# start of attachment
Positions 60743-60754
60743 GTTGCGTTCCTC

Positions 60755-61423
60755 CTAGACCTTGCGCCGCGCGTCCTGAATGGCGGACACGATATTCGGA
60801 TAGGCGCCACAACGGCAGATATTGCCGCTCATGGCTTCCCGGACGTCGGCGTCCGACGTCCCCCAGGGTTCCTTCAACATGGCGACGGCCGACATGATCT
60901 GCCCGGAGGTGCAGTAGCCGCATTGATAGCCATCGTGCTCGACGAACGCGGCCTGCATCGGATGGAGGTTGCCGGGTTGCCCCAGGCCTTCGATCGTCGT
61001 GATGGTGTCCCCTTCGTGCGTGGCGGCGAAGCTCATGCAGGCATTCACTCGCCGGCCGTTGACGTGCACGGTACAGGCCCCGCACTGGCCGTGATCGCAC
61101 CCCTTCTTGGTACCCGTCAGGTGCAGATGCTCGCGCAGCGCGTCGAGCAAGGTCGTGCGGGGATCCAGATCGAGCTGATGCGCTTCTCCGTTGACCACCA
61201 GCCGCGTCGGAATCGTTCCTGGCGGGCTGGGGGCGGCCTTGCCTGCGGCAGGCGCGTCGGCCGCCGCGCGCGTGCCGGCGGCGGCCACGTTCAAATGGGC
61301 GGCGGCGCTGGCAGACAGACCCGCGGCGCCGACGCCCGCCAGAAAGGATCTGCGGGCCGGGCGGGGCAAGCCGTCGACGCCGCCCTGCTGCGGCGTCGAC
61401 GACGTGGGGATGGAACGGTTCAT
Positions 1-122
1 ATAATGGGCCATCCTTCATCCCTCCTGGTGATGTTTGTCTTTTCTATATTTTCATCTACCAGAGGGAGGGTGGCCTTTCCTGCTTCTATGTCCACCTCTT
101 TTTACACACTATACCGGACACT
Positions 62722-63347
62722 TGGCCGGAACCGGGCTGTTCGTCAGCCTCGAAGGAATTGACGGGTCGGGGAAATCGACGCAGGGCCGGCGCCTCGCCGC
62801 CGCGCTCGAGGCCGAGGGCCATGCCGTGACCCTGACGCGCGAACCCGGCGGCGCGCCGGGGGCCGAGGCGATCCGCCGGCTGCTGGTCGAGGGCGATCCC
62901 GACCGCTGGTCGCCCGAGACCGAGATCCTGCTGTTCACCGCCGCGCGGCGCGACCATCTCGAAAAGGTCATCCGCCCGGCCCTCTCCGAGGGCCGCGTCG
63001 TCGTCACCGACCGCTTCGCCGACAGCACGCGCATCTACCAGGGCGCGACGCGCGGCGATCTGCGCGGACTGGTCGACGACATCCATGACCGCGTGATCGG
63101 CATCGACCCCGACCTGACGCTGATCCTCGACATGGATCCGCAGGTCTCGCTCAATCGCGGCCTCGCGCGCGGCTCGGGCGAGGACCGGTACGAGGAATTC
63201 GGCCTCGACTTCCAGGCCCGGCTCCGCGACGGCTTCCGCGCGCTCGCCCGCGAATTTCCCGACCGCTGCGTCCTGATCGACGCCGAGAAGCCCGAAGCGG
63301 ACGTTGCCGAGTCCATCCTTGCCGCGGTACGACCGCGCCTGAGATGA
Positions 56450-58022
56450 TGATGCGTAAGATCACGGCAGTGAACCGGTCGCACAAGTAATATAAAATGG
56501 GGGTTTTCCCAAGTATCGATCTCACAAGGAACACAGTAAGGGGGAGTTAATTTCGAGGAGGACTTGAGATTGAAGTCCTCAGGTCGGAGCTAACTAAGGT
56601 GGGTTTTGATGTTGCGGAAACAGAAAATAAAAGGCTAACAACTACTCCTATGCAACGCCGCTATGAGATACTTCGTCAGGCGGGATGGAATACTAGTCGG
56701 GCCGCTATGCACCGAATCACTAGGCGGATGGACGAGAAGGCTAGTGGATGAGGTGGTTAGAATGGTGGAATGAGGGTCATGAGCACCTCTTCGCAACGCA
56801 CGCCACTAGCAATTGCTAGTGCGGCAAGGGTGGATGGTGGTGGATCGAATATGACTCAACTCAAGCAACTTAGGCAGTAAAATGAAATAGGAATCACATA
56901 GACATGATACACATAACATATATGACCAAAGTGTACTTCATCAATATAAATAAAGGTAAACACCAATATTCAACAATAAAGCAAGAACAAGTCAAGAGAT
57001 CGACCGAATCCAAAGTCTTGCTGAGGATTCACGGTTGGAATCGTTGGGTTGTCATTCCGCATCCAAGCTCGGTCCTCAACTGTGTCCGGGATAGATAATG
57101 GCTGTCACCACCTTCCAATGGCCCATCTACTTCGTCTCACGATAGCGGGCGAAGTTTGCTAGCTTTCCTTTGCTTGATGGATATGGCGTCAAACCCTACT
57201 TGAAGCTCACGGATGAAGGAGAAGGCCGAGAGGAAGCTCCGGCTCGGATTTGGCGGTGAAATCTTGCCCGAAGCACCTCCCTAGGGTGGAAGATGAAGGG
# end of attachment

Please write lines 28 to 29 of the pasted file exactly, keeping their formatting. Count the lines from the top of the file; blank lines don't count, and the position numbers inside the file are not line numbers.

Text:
56801 CGCCACTAGCAATTGCTAGTGCGGCAAGGGTGGATGGTGGTGGATCGAATATGACTCAACTCAAGCAACTTAGGCAGTAAAATGAAATAGGAATCACATA
56901 GACATGATACACATAACATATATGACCAAAGTGTACTTCATCAATATAAATAAAGGTAAACACCAATATTCAACAATAAAGCAAGAACAAGTCAAGAGAT